Why base policy on facts and evidence when you can exploit fear instead? It doesn’t take a psychologist to know that fear is a much more powerful motivator than boring old rational argument. Political scientists have long studied the use of fear-based appeals as techniques that “entrepreneurial” politicians may use to mobilize support. The Harper government seems to understand this intuitively, based on the comments of senior ministers this week, both at home and abroad.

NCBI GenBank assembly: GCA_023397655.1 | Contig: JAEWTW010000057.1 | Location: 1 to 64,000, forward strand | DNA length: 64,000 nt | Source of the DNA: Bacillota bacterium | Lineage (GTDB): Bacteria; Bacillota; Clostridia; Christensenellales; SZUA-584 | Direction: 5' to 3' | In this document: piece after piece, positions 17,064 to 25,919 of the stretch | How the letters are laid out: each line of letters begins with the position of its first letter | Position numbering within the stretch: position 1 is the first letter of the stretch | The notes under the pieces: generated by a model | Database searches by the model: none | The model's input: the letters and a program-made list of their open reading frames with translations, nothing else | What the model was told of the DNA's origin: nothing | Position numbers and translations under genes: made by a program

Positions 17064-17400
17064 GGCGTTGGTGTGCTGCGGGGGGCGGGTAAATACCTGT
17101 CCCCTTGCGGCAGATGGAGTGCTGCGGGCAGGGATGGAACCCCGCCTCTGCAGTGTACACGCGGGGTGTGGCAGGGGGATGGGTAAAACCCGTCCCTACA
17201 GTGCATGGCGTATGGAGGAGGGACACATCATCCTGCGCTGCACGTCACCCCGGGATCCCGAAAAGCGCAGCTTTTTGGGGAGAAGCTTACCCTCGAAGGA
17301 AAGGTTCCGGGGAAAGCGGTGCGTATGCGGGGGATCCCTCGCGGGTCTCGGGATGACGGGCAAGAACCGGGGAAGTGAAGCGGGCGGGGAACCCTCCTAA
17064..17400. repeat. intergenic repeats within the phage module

Imagine a split screen image. On the one side is Vic Toews, Canada’s Minister of Public Safety, testifying Wednesday before a Senate committee on the government’s omnibus crime bill.
During the 2011 election campaign, the Conservatives promised to make Canada a place in which “law abiding” folks “don’t have to worry when they go to bed at night; where they don’t have to look over their shoulders as they walk down the street.” However, the tough-on-crime agenda ran into an awkward fact: Canada’s crime rate had been falling for years. According to Statistics Canada, police-reported crime continued declining in 2010 (the last year for which statistics are available) and reached its lowest level since 1973.